(47) Id. at *12-13.
(48) See Treas. Reg. [section] 1.170A-14(g)(5)(i) (2009).
(49) Id.; Bosque Canyon Ranch, 110 T.C.M. (CCH) 48, at *12-14 (2015).
(50) Bosque Canyon Ranch, 110 T.C.M. (CCH) 48, at *13 (2015).
(51) Id. at *13-14.
(52) Id. at *14-15.
(53) Id. at *14.
(54) Id. at *15.
(55) Id. at *21-22. The other partnership was not eligible for the reasonable cause exception because the return on which it claimed the deduction for the easement donation was filed after the date on which the gross valuation misstatement penalty became a strict liability penalty. Id. at *22.
(56) Id. at *21.
(58) See id. at *9-10 (noting the amount of the claimed deductions).
(59) Both easements indicated that the subject properties contained habitat of the golden-cheeked warbler, an endangered species of bird endemic to, and nesting only in, Texas. See id. at *4, 8.
(60) See id. at *6-7, *8-9 (describing the homesite parcels and accompanying rights).
(61) See LAND TRUST ACCREDITATION COMM., http://www.landtrustaccreditation.org (last visited Nov. 6, 2016); supra note 3.
(62) See Practice 11B. Baseline Documentation Report, LAND TRUST ACCREDITATION COMM., http://www.landtrustaccreditation.org/help-and-resources/expectations-for-improvement/342-practice-11b-baseline-documentation-report (last visited Sept. 4, 2016); Expectations for Improvement, LAND TRUST ACCREDITATION COMM., http://www.landtrustaccreditation.org/help-and-resources/expectations-for-improvement (last visited Sept. 4, 2016) (an Expectation for Improvement is issued to a land trust "when the Commission determines that an organization needs to do additional work to fully comply with one or more elements of an indicator practice").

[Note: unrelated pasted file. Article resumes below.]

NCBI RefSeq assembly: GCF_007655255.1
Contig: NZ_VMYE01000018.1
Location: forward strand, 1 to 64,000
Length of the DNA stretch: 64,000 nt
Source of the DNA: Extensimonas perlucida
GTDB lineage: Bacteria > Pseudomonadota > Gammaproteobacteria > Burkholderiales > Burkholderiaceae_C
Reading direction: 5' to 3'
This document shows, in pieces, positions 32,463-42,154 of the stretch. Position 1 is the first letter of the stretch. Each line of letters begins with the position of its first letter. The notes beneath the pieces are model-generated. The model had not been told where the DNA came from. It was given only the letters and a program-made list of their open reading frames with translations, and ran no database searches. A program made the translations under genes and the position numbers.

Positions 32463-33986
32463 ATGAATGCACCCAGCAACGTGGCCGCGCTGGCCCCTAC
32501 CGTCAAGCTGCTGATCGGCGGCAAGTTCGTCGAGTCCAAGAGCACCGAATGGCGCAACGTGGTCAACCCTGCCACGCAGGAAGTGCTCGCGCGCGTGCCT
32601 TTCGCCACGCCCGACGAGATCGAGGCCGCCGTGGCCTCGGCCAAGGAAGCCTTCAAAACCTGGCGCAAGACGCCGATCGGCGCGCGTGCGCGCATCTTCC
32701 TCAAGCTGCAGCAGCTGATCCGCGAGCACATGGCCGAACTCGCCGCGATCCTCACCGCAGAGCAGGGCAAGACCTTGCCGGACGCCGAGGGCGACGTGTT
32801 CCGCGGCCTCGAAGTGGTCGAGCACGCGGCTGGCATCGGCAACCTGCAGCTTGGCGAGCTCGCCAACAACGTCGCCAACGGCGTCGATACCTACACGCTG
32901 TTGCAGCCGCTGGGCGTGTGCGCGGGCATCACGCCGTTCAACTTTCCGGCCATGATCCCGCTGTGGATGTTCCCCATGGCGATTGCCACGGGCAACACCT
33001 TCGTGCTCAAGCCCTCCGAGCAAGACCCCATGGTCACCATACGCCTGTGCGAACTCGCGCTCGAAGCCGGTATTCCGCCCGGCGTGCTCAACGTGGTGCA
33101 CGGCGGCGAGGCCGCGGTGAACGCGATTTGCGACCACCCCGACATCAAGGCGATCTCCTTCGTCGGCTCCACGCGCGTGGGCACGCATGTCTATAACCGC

(63) Treas. Reg. [section] 1.170A-14(g)(2) (2009). For donations made prior to February 14, 1986, the "protected in perpetuity" requirement of section 170(h)(5)(A) is satisfied in the case of property with respect to which the mortgagee has not subordinated its rights to the rights of the donee only if the donor can demonstrate that the conservation purpose is protected in perpetuity without such subordination. Id.
(64) With one limited exception, Treasury Regulation section 1.170A-14(g)(6) mandates that, in the event of extinguishment of an easement, the donee must be entitled to at least a minimum proportionate share of the proceeds from a subsequent sale or exchange of the property to be used "in a manner consistent with the conservation purposes of the original contribution."
(65) See supra note 63 and accompanying text.
(66) Satullo v. Commissioner, 66 T.C.M. (CCH) 1697, 1701 (1993), aff'd 67 F.3d 314 (11th Cir. 1995).
(67) Id. The Tax Court upheld the Service's disallowance of the deductions claimed with regard to the facade easement in Satullo because the taxpayers did not obtain a mortgage subordination agreement and, under the rule applicable to donations made before February 13, 1986, the taxpayers were unable to show that the possibility that the holder might lose the easement in a foreclosure proceeding was so remote as to be negligible. Id. at 1701-02.